Ben Reynolds (ben-reynolds)

10 replies · posted

Jagged edges and smooth shading issues on normal baking exercise

I've been working on the normal map baking exercise for a few days now and am still struggling to get a clean result. Diagonal edges in the bake are jagged, and the curved part near the front of the object appears faceted. There's a gradient on each face, rather than the whole curved surface being smoothed.

All beveled edges are marked sharp and marked as seams. I've been baking the map to a 32-bit exr and converting to an 8-bit png in photoshop. I attached some screens below of rendered view and my normal map.

I've started fiddling with settings randomly hoping to stumble on something, but that's not really problem solving. So I'm taking that as a sign I need to ask for a hand. What would you suggest I look at first to troubleshoot this?

Thanks,
Ben

Exercise: Bake a Hard Surface Normal Map




  • I have had a somewhat similar problem on normal maps from substance painter where I will get polygonal banding in Blender even though the map seems to work fine in substance and on sketchfab.  I've used both DirectX  and OpenGL with the same result. The problem may not be related, so I hope you don't mind me piggy-backing ben-reynolds .  I seem to always struggle with getting a clean normal map that behaves predictably, no matter what program I bake with, so I am all ears on this thread.

    • crew

      pprocyonlotor In Blender, is your normal map texture set to non-color data (if it's not 32 bit) and run through a normal map node? Without that step, you can end up with wonky results like that. 



    • jlampel it is set to non-color data and run through a normal map node. It's happened with two separate normal maps I've exported from substance. You can download the blends here  or here if that is helpful.

    • crew


      pprocyonlotor Interesting, can I get a screenshot of what it looks like for you with the nodes? I'm not able to find anything wrong with it in the Blendswap file: 

    • jlampel Interesting. Maybe its some difference between 2.8 and 2.79??  Here is what I get:  

      no normal:

      with normal: 


    • jlampel ....and I guess I found the problem.  I had both height and normal plugged into a bump node, and apparently that doesn't behave the way I thought it did.  When I plug the normal into a normal map node it seems to work just fine.  So why does the bump node have a normal input? When would that be used? And should I use both height and normal maps at all? Combining them with a mix RGB seemed to get both working.

    • crew


      pprocyonlotor You were on the right track with the bump node! It has a normal input so that you can add the bump on top of the normal map (not usually necessary, but sometimes I'd use a normal map for large details and a bump map for fine details). The way you can tell what can be plugged into what is the color of the socket: yellow is RGB color information and purple XYZ vector information. The purpose of the normal map node is essentially to convert the RGB of the texture to the XYZ that Cycles uses to calculate what it should look like. So if you stick a normal map node between your normal texture and the bump node, that will work too! Yellow goes to yellow, purple to purple. Hope that clears things up!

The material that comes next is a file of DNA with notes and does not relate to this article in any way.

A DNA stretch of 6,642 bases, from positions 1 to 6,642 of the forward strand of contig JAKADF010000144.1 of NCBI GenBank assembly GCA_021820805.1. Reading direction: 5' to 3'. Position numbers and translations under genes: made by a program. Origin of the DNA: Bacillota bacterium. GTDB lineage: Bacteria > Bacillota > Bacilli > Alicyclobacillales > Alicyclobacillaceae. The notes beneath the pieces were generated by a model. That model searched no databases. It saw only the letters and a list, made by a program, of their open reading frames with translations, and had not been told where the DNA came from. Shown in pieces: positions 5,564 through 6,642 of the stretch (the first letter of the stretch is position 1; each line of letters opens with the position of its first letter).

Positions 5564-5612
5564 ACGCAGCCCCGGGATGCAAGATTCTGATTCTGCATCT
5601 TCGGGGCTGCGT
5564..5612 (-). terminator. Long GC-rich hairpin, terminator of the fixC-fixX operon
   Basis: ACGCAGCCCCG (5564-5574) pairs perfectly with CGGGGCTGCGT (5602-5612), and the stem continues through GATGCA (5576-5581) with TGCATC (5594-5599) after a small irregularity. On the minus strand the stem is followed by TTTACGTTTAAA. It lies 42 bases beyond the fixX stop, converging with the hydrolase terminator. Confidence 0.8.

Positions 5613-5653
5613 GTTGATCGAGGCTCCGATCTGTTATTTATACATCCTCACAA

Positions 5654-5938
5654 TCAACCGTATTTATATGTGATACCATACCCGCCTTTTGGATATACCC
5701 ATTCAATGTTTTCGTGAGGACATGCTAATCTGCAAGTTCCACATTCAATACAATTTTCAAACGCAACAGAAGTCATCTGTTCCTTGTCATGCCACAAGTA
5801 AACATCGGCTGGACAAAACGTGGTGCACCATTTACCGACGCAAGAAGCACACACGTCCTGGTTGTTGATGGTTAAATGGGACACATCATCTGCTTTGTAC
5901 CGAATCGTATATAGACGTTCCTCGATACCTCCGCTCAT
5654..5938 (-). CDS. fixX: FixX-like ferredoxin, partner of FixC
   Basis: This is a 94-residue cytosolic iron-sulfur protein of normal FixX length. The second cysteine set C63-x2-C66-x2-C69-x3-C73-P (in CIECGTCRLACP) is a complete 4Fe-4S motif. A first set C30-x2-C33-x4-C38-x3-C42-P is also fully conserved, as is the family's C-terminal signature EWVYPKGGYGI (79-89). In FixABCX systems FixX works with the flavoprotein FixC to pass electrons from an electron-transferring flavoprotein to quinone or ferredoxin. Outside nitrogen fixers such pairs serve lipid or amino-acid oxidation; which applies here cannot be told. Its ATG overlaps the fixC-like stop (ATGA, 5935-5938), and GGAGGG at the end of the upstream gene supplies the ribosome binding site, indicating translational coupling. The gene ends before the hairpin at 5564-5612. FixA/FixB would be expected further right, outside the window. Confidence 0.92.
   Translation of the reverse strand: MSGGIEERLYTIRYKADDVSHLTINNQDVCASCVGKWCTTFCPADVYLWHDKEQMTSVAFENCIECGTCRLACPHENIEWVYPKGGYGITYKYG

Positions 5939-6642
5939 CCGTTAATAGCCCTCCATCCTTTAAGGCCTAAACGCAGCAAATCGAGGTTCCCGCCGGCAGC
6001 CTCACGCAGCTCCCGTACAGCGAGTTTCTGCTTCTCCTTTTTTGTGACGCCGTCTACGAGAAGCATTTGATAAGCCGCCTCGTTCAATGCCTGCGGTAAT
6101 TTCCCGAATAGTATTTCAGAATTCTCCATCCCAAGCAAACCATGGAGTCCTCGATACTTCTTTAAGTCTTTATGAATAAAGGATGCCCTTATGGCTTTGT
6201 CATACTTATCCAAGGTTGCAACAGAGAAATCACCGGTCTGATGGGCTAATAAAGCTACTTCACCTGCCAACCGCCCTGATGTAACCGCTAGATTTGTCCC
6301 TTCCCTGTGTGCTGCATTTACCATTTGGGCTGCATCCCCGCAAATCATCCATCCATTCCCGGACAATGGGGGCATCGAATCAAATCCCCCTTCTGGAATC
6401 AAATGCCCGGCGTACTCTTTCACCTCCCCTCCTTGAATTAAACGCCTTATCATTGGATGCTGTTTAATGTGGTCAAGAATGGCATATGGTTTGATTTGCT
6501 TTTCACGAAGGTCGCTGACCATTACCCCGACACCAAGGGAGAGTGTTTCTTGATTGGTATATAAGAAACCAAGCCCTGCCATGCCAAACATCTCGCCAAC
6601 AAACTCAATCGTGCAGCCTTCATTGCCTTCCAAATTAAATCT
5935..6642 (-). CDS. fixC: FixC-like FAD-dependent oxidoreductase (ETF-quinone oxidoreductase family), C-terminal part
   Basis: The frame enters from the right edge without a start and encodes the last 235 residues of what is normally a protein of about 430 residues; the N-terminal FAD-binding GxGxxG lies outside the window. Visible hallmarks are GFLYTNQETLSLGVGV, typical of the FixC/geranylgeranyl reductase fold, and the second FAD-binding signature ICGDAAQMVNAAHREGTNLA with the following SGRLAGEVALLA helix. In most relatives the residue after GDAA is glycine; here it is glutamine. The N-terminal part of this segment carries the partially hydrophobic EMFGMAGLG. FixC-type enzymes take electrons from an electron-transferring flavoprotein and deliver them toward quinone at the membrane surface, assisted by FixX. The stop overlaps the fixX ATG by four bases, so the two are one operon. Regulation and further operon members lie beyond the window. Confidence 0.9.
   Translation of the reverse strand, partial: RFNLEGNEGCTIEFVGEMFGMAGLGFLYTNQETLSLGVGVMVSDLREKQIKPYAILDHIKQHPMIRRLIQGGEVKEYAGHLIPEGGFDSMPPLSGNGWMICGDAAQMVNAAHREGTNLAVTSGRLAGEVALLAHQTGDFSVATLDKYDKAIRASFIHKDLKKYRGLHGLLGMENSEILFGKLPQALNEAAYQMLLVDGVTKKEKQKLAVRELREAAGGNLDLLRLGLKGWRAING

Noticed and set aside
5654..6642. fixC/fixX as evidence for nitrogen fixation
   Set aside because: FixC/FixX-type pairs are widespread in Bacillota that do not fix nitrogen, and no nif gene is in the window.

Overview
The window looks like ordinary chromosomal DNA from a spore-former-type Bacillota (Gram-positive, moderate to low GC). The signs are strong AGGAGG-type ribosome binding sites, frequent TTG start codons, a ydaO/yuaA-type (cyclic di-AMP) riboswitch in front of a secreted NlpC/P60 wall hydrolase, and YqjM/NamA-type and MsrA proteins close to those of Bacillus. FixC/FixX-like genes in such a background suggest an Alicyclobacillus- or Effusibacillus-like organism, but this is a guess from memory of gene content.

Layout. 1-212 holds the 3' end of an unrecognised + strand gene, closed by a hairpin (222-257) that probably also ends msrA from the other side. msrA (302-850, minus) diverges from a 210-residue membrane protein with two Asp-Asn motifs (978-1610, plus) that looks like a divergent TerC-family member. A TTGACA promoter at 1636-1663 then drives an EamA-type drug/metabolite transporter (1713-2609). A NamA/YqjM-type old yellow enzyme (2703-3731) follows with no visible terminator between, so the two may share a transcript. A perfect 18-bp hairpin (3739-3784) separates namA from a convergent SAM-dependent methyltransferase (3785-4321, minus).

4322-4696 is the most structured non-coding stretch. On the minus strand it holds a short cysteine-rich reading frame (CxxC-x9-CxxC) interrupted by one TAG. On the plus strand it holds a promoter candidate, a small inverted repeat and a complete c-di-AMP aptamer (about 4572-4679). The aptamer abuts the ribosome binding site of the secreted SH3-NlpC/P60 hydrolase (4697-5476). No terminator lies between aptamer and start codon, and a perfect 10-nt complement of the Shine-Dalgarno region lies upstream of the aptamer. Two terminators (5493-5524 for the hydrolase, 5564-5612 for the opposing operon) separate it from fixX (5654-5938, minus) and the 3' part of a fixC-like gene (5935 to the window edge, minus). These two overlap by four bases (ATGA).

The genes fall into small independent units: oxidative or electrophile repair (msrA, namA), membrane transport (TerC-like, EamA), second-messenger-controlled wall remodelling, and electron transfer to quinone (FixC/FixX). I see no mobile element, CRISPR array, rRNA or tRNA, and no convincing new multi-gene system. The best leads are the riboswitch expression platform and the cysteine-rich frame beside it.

• crew

    Hey Ben, good questions! I'll try to answer everything one by one. 

    Diagonal edges will basically always be jagged as it's cutting halfway through pixels. The only solution here is to either force the edges to be straight (causing stretching) or increase the resolution of the texture. One thing that will make it less obvious though is increasing the amount of segments of your bevel to something like 5 or 7, since right now it is razor sharp. 

    The gradient along the faces is from the high poly. The edges that are seams and bevels need to be marked sharp as well (I double checked the file and that does fix it), otherwise the bevel is going to cause the angle between edges to be lower than the auto-smooth threshold. 

    Other than that it looks like you're spot on. Keep up the good work!

  • jlampel Thanks for the tips, increasing the bevel segments gave some reasonable improvement to the jagged edges, however I'm still not seeing a difference on the curved surface. I've tried marking all beveled edges sharp and played with the auto-smooth threshold a bit on both the high poly and low poly objects. A couple questions about sharp edges:


    1. When you use Select -> Sharp edges, does that select edges where the shading has been manually marked sharp, or is it using some other criteria such as the angle?
    2. Is there a difference between Ctrl+E -> Mark sharp and clicking sharp on the Shading/UVs panel in the tool bar?




    • crew

      ben-reynolds Select Sharp Edges is selecting based on the edge angle, and has nothing to do with whether the edge is marked sharp or not. It's really not intuitive, so I've requested that it get changed in 2.8 to "Select by Edge Angle". 

      Is there a difference between Ctrl+E -> Mark sharp and clicking sharp on the Shading/UVs panel in the tool bar?

      Nope, it's the exact same! 

      I'll take another look at that file in a bit, but the only explanation for that kind of faceting that I can think of is that either the low poly or high poly is not smoothed in those areas - unless they are beveled as well and the subdivision surface (if you have one on for baking) is therefore pinching everything together.